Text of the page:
The Wheels on the Blog Go Tweet-Tweet-Tweet: The Hyper-Expanse of the Microblog
During those horrible moments on January 15th, when we didn't know if the passengers on the U.S. Airways flight sinking into the Hudson were alive or dead, a miracle was being born. No, it wasn't the miracle of pilot Chesley B. Sullenberger III's landing, or the miracle of everyone escaping unharmed from the crash. It was the miracle of microblog Twitter finally surpassing the "cool" news aggregator Digg in popularity.
In the past two weeks, Twitter has gone from a cute little thingamajig you read about every once in awhile, to something that everyone's doing. Gawker has started stalking the "Twitterati," Huffington Post's Inaugural Ball featured a live Twitter feed on a giant screen and we ourselves Twittered the hell out of the whole Inauguration.
Estimates for the site's worth, without selling any ads, place it around $250 million. In the middle of a dearth of bloggers being paid to write, what is the appeal of a site that offers life updates in 140 characters or less?
The Twitter Effect
The snowballing of Twitter media in the last couple weeks can be summed up easily: If you write about Twitter, Twitter users will write about you. And in the era where nothing accounts for more of a site's revenue than inbound linkage, micro-blogs are the perfect venue to both write about and be written on. Consider this New York magazine story from 2006, which sought to find an answer to why some blogs were more popular than others:
Power laws are arguably part of the very nature of links. To explain why, Shirky poses a thought experiment: Imagine that 1,000 people were all picking their favorite ten blogs and posting lists of those links. Alice, the first person, would read a few, pick some favorites, and put up a list of links pointing to them. The next person, Bob, is thus incrementally more likely to pick Alice????????s favorites and include some of them on his own list. The third person, Carmen, is affected by the choices of the first two, and so on. This repeats until a feedback loop emerges. Those few sites lucky enough to acquire the first linkages grow rapidly off their early success, acquiring more and more visitors in a cascade of popularity. So even if the content among competitors is basically equal, there will still be a tiny few that rise up to form an elite.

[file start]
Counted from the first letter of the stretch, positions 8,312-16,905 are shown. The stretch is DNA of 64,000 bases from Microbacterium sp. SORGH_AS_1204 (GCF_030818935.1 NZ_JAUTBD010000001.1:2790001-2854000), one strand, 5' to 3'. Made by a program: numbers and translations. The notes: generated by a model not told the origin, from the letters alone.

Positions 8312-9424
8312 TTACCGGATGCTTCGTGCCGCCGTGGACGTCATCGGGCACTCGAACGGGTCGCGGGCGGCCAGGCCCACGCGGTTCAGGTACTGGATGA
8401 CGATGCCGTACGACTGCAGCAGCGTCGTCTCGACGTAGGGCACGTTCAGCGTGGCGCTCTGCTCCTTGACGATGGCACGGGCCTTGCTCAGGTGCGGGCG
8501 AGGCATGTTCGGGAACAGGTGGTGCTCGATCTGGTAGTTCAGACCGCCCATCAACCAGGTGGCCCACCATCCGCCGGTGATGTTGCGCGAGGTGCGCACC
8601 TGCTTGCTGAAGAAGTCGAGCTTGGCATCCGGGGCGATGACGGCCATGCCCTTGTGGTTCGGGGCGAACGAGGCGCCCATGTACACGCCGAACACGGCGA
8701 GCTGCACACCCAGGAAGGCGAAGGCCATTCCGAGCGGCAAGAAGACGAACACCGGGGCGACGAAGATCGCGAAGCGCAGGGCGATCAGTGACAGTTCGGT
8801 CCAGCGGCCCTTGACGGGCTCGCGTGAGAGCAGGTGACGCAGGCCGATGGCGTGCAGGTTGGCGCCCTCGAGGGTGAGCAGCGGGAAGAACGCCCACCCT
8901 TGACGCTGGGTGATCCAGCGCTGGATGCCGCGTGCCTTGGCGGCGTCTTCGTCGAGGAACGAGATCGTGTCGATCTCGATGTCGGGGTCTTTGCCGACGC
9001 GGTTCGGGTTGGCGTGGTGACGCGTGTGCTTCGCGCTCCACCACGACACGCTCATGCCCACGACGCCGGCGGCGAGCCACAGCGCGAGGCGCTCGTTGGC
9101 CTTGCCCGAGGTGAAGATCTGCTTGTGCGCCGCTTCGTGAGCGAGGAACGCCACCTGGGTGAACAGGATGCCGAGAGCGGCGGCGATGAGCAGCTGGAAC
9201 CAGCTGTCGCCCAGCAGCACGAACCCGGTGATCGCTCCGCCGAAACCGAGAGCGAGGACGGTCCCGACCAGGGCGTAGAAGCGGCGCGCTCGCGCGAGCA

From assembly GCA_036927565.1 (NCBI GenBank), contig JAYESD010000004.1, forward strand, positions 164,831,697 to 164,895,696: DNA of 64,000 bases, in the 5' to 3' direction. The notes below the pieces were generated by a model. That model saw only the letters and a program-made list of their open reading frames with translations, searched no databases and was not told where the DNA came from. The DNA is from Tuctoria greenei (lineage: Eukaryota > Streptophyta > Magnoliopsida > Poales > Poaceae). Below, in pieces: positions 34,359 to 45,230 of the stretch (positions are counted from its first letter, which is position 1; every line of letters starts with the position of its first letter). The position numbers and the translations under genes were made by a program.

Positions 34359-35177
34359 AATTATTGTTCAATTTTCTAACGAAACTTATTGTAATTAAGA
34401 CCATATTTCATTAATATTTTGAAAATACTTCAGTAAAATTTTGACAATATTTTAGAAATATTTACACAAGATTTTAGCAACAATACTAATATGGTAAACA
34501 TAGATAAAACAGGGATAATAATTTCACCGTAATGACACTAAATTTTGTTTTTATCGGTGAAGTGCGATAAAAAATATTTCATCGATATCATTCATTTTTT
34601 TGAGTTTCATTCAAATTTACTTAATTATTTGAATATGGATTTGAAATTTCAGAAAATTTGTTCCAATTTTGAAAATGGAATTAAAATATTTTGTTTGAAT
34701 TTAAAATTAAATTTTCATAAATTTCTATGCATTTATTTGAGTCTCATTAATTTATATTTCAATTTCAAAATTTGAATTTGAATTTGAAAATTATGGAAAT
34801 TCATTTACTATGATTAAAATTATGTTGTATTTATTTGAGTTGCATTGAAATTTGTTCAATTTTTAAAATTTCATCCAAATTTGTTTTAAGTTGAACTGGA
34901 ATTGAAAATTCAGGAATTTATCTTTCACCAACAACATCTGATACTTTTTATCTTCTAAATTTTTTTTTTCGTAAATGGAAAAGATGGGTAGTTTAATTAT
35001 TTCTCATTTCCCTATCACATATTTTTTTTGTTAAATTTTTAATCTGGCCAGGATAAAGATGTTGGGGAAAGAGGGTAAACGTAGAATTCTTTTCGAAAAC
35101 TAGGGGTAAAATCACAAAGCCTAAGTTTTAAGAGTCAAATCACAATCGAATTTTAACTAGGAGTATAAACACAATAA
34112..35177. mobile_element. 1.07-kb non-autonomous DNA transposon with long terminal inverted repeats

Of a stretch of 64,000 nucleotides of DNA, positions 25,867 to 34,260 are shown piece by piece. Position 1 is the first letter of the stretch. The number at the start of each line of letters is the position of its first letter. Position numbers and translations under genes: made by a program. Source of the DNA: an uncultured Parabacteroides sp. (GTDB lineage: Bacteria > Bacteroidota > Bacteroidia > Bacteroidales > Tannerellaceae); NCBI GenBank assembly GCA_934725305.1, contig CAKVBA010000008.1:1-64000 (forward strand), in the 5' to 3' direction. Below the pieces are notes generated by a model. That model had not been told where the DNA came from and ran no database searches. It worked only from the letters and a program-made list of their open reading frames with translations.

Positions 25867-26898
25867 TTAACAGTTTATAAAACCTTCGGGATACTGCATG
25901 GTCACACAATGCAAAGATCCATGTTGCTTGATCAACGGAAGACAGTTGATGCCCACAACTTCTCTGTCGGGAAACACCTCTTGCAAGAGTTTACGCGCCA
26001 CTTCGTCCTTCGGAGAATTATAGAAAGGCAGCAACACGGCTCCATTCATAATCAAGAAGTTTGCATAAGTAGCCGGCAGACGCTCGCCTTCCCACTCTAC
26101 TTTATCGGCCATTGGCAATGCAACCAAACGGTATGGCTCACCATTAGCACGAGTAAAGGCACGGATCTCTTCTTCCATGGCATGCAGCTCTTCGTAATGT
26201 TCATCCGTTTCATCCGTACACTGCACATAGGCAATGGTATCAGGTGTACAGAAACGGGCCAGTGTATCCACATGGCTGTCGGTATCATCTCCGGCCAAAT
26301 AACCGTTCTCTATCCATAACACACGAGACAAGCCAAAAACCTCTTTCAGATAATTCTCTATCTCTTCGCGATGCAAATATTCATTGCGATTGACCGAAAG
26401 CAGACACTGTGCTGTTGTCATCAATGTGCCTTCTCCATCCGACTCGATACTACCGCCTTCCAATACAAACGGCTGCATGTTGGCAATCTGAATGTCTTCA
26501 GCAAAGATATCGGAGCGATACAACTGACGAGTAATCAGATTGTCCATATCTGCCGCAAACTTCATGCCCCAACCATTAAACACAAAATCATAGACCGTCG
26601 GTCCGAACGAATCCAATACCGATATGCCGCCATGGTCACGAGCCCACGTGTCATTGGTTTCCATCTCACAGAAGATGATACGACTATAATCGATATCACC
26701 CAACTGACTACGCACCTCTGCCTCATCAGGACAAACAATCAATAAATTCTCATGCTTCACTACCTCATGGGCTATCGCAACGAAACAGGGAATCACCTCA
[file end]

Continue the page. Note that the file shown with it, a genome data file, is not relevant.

Now back then, the best way to get your site linked was either in a blog post or on a blogroll. Both options were less than ideal, because they put the control in the hands of people who controlled these blogs. But with Twitter, the feedback loop is almost instantaneous, and in the hands of the users, not the bloggers. For example, a post written about the surge in Twittering will be picked up on Twitter, and with only 140 characters there is no space given for snarky commentary. The links speak for themselves, and in order to see what someone is referring to, you must click the link and read the article, thus providing another unique pageview for whomever wrote the piece in the first place.